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Scythian gold has returned to Kyiv

Crimean exhibits will remain in Amsterdam pending the court decision
10 September, 17:46
Photo by Mykola TYMCHENKO, The Day

Kyivites and guests of the capital saw the Scythian gold again on September 9 for the first time since its return to Ukraine. All 19 exhibits owned by the Museum of Historical Treasures of Ukraine in Kyiv, including a Scythian helmet, a golden Scythian sword and sheath, Sarmatian jewelry and other items have already arrived to the Kyiv Monastery of the Caves. Some of them have returned to their place in the permanent exhibition of the museum, and some have gone back to the storage rooms. Exhibits from Simferopol, Kerch, Bakhchisarai, and Chersonese will remain in the last exhibition’s location until the legal issues are resolved in court.


Liudmyla STROKOVA, Director of the Museum of Historical Treasures of Ukraine:

“We launched the project ‘Crimea, a Golden Island in the Black Sea’ in 2012, which involved four Crimean museums and the Museum of Historical Treasures of Ukraine in Kyiv. The bulk of the exhibits, as many as 565 of them, were provided by the Crimean museums, while our museum sent 19 exhibits to it. The exhibition started on July 3, 2013 in Bonn (Germany) and moved to Amsterdam (The Netherlands) at the end of January 2014. According to the agreement, this exhibition was to end on May 28, but the Allard Pierson Museum (Archaeological Museum of the University of Amsterdam) decided that the exhibition was very interesting, and so it ought to continue for the summer. Therefore, all directors of the participating museums signed an additional agreement on the opening day, February 6, 2014, and the exhibition was extended until August 31. We flew to Amsterdam on the last day of the show and returned our exhibits to Ukraine on September 4.

“Insurance value of the 19 Kyiv exhibits approaches 11.5 million euros, while insurance value of the 565 Crimean exhibits is 1.5 million. This difference can be explained by the fact that the Kyiv museum’s exhibits are made of gold, silver, and bronze, while the Crimean museums’ exhibits include also stone, ceramic, glass, and bone pieces. The Kyiv exhibits date from the 4th century BC (Scythian items) and the 1st century AD (Sarmatian items). These are, in particular, the golden Scythian helmet, the golden Scythian sword and sheath, and the Sarmatian jewelry, including both ornaments and household items.

“The Allard Pierson Museum made an official statement on August 20 which is posted on their website, maintaining that it could not take responsibility for transferring the Crimean exhibits to Ukraine or Crimea, and thus left the determination of their fate to court. Accordingly, security was very high at the time of preparing the Kyiv exhibits for transportation: there were a lot of guards who did not allow any outsider into the museum, even the press. Two of our employees went to pick up our museum’s exhibits there, because the agreement allowed only our museum workers to uninstall the Kyiv exhibits from the showcases. We then checked the status of the exhibits, received them, signed certificates for the Ukrainian side and the Dutch side, and laid boxes with exhibits into a special container. On  September 3, we went by car to Frankfurt and transferred to a Kyiv-bound plane there. Our exhibits have been put into place in three exhibition halls, they are available for Kyivites and guests of the capital to     see. Over the six months it spent in Amsterdam, this exhibition was visited by about 35,000 people. We had a full house on the closing day. About as many people saw our exhibits in Bonn.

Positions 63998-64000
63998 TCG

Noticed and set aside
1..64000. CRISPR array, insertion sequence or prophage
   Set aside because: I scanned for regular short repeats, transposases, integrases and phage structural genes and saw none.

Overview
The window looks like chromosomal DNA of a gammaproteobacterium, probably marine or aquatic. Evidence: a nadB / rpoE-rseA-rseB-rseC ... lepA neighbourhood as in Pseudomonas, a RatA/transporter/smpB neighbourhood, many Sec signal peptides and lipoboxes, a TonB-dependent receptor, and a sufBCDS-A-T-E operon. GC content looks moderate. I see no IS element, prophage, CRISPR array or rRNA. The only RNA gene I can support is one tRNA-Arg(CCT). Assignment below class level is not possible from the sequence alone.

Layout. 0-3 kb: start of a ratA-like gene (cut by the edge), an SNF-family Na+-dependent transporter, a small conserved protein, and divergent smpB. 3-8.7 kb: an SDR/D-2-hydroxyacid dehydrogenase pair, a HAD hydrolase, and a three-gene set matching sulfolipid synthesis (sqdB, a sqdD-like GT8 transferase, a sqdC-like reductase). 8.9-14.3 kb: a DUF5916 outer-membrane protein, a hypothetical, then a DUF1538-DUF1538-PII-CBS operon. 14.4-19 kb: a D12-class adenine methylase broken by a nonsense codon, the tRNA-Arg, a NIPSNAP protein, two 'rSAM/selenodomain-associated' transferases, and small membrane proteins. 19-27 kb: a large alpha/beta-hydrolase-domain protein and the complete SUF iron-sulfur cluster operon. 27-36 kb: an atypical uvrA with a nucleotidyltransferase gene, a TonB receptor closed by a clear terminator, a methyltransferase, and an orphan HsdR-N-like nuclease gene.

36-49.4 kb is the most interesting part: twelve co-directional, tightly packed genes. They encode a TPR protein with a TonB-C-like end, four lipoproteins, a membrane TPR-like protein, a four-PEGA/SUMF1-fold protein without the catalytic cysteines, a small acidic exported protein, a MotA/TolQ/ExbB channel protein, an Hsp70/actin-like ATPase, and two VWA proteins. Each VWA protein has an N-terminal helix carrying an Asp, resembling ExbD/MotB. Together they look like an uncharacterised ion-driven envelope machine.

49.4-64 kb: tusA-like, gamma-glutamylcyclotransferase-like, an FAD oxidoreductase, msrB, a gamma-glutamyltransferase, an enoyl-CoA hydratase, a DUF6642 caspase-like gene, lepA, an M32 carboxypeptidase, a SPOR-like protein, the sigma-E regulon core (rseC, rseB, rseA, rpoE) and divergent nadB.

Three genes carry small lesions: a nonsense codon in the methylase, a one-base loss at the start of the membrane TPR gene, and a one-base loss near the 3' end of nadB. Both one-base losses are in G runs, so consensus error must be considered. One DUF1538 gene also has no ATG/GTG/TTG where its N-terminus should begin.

“In my opinion as both a museum worker and a citizen, Crimea is now a temporarily occupied part of Ukraine. Cultural heritage of Crimean museums, now staying in Amsterdam, is part of Ukraine’s museum collection. Therefore, this exhibition should be returned only to Ukraine. Given that we have a law on occupied territories, and the international law has provisions concerning this issue as well, cultural heritage cannot be imported into the occupied territories. It should be stored temporarily on the Ukrainian-controlled soil. The Crimean exhibits remain at the exhibition showcases, sealed up in February during the installation of the exhibition. The exhibition has not been dismantled, but it has been closed to the audience. Insurance on all exhibits ends on September 20, and the Amsterdam museum will buy new insurance on the Crimean exhibits at their own expense covering them from September 21 on, and the party which will win the litigation will have to reimburse the museum for the insurance. An inter-agency working group has started its work, which includes representatives of five ministries and should resolve legal issues with representatives of the Amsterdam institution. The official position of The Netherlands is that Crimea is a temporarily occupied part of Ukraine.”

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